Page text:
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Weekly jobless claims jumped by 66,000 and hit a six-month high last week partly due to the government shutdown and a backlog in claims in California.
Weekly jobless claims jumped by 66,000 last week to a six-month high in the first warning that damage from the government shutdown is starting to affect the economy.
While half the increase came from a backlog in claims in California, another 15,000 reflected the furlough of nonfederal workers from employers losing government business due to the shutdown, which is now in its second week.
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The sharp rise comes after the average fell to a 6½-year low the week before.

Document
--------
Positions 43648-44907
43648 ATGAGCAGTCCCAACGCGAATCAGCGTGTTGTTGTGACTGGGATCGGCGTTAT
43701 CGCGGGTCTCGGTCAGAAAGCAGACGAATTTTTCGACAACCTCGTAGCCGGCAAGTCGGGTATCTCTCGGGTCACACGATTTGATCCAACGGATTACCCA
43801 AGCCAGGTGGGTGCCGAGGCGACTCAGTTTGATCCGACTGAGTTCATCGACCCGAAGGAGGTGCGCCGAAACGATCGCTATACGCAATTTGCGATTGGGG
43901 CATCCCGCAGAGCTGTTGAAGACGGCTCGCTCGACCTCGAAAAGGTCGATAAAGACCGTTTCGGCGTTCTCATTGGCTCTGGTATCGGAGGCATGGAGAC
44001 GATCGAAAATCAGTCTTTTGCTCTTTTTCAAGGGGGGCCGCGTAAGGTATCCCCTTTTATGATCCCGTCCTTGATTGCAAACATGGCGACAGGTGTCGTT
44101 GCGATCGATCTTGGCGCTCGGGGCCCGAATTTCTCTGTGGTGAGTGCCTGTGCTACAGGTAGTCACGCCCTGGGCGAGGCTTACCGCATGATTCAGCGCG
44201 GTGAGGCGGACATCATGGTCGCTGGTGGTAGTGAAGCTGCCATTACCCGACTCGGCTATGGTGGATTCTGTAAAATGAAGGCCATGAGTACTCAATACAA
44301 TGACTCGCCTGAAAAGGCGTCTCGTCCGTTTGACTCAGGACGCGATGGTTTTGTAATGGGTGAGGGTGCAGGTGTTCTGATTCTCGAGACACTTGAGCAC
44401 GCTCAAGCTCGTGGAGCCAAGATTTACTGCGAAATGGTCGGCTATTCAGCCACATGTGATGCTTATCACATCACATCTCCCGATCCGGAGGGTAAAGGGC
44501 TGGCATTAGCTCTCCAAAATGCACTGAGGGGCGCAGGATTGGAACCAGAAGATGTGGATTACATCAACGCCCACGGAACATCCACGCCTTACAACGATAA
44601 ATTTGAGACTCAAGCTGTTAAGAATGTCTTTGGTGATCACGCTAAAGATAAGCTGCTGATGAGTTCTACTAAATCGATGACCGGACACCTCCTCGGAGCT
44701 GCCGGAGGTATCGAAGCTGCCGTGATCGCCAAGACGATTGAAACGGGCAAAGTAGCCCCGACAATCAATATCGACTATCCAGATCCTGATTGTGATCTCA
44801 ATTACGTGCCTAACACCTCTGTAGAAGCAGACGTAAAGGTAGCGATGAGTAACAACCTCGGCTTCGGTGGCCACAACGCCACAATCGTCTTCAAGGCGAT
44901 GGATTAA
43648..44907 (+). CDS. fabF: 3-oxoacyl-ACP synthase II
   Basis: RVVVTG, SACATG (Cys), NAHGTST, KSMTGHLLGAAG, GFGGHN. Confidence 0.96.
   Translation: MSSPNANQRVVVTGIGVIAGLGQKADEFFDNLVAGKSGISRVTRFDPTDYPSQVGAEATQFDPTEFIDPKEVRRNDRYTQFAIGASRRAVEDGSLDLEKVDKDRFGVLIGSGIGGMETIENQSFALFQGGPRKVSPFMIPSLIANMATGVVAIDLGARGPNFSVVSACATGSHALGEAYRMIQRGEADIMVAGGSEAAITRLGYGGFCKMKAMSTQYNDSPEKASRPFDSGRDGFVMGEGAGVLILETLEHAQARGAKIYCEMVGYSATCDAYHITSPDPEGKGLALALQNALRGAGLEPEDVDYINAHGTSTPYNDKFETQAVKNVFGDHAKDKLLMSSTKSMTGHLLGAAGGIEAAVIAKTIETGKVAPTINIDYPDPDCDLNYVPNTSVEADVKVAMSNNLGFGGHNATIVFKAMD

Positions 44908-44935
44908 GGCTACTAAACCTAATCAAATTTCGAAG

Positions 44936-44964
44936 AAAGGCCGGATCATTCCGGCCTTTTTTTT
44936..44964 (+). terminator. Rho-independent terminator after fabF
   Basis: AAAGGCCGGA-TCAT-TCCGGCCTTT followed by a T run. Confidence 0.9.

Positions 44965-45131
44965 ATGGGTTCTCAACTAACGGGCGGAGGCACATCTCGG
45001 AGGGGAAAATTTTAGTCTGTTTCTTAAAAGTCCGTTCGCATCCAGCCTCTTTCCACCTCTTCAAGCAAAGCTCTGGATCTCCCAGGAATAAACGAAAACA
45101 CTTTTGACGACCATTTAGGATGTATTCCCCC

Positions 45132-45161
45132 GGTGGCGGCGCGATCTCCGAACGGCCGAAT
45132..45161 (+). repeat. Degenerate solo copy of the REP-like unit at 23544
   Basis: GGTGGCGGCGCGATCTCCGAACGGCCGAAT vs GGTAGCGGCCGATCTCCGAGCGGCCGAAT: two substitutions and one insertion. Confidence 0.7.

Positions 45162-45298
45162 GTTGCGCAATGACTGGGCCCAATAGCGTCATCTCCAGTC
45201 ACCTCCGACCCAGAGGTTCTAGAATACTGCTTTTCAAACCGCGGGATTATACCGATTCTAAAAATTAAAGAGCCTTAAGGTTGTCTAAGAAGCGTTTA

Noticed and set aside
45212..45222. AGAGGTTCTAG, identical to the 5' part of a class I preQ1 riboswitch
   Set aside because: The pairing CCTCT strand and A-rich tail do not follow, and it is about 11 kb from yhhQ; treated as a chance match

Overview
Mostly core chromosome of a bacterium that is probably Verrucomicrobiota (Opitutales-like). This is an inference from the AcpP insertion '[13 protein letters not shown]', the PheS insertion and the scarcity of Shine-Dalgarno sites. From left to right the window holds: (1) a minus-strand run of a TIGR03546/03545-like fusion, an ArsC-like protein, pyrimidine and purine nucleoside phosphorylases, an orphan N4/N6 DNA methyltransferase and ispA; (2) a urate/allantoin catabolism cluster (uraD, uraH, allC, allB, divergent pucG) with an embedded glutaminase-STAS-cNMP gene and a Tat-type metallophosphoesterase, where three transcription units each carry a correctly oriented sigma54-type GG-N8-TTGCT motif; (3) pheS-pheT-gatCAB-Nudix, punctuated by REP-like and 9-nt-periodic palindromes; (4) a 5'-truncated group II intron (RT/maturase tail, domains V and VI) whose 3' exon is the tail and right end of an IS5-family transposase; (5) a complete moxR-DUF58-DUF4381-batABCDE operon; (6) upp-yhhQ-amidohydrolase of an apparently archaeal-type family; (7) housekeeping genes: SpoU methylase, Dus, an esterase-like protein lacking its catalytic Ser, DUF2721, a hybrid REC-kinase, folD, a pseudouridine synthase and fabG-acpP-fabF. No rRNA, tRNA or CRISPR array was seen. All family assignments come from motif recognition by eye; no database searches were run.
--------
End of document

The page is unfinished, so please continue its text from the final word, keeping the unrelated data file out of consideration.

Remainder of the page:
“The economic costs of a shutdown are going to increase the longer the shutdown occurs,” Ryan Sweet, a senior economist at Moody’s Analytics Inc., told Bloomberg. “If this drags along for the next couple of weeks, the economic toll will be even more significant.”
About 374,000 people filed for their first week of unemployment benefits last week, the Labor Department said Thursday, compared to 308,000 the week before.
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It was the largest one-week rise since November 2012 in the wake of Superstorm Sandy.
Nearly 500,000 federal workers remain temporarily laid off due to the shutdown. They may also file for benefits, but they'll be asked to repay the money later if Congress grants them retroactive pay.
Figures including those numbers won't be published until next week.